A federal jury deliberated for an hour and a half before returning the verdict late on Thursday against William Howell, a former deputy jailer at Kentucky River Regional Jail in the town of Hazard, the U.S. Department of Justice said in a statement.

The panel found Howell guilty of excessive force and of ignoring the inmate’s injuries and he faces a maximum sentence of 10 years in prison for each criminal count when he is sentenced on Aug. 16 at a federal court in London, Kentucky.

Howell, 60, and another guard beat inmate Larry Trent, 54, on July 9, 2013, after he was booked on a charge of drunken driving.

It started when the two guards opened Trent’s cell door to remove a sleeping mat. Trent ran out and the jailers punched, kicked and stomped on Trent before taking him back to his cell, where Howell kicked Trent in the head while he lay on the ground, the Department of Justice statement said.

An autopsy found Trent died of a fracture to his pelvis that caused hemorrhaging and from blunt force trauma to his head, chest and limbs.

Damon Hickman, the other guard, pleaded guilty last year to depriving Trent of his legal rights and falsifying records for his role in the beating, according to court records. He has not yet been sentenced for those convictions.

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http://perrycounty.ky.gov/da/Pages/jail.aspx

2-year DVO issued against Glasgow police sergeant

Posted: Tuesday, June 17, 2014 11:16 am

By the Daily News |

A Metcalfe County judge issued a domestic violence order of protection against Glasgow Police Department Sgt. Jarrod Steele, department spokeswoman Julie Anne Williams said.

The order is in place for two years and prohibits Steele from possession of any guns while not on police duty, Williams said.

Glasgow Police Chief Guy Turcotte put Steele on paid administrative leave until further notice.

This is the second Glasgow officer in two weeks to face domestic violence accusations.

Officer Joseph Ford’s estranged wife, Katja Ford, 38, filed June 10 for an emergency protective order, Barren Circuit Court records show. The following day, she filed for divorce.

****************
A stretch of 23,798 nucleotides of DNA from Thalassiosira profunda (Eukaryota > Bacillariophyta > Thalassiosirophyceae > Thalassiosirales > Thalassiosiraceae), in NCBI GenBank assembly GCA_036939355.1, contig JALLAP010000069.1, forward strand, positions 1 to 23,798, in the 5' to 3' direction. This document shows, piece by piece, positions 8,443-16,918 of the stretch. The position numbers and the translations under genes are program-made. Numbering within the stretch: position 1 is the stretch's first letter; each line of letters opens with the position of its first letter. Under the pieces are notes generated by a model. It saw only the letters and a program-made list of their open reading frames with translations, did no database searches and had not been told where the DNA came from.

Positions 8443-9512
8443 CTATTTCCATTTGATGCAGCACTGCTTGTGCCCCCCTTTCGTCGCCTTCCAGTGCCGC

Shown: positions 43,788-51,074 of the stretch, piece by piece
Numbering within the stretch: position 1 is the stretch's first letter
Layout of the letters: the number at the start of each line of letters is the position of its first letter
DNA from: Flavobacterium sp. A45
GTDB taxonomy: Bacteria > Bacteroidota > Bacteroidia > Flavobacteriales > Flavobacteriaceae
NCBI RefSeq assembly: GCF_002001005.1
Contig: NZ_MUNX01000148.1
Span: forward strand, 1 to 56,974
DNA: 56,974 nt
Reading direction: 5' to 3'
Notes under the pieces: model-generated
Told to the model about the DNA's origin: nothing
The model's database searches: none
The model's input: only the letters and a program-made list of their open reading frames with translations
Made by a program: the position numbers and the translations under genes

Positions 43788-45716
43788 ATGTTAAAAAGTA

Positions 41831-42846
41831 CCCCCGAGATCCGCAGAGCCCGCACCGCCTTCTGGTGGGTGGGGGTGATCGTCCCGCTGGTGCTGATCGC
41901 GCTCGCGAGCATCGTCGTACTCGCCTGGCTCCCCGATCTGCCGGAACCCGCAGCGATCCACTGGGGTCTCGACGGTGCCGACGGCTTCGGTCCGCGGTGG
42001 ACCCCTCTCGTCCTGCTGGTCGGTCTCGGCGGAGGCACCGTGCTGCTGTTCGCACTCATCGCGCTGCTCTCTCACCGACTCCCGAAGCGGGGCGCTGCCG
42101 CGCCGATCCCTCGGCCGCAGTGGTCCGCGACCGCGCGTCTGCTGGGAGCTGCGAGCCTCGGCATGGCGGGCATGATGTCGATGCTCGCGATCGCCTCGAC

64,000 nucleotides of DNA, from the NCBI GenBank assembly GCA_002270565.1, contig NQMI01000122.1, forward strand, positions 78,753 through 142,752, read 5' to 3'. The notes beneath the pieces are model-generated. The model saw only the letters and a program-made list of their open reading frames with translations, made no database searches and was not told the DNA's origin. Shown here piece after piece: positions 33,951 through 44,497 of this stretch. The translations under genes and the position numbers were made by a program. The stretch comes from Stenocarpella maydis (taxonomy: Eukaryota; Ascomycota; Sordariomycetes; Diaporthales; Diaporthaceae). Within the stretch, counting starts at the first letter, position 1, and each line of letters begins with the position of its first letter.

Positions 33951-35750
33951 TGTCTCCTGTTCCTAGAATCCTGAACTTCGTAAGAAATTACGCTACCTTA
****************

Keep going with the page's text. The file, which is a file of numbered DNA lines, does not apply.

The file containing the protection order is not open for public inspection. Kentucky State Police served a domestic violence summons on Ford earlier.

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Ky. county, corrections dispute jail inspection

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Published: December 24, 2012

The Associated Press

GLASGOW, Ky. — The Kentucky Department of Corrections is standing by the conclusion of one if its employees after a county magistrate accused the person of writing a false inspection report about the Barren County Jail.

Corrections spokeswoman Lisa Lamb told the Glasgow Daily Times ( http://bit.ly/V6zWyb) that she was aware of Magistrate Chris Steward’s accusation about Jail Inspector Tracey Reed. Lamb said the department has “absolute confidence” in the abilities of the agency’s employees.

Reed conducted a routine, unannounced inspection of the Barren County Detention Center on Nov. 27. The official report following the inspection noted that the jail had “slight overcrowding,” which didn’t require action from the DOC.

In a Dec. 18 meeting, Steward said county jail inmates must have complaints about something and therefore Reed’s report should not be deemed credible.

Information from: Glasgow Daily Times, http://www.glasgowdailytimes.com

Read more here: http://www.kentucky.com/2012/12/24/2454922/ky-county-corrections-dispute.html#storylink=cpy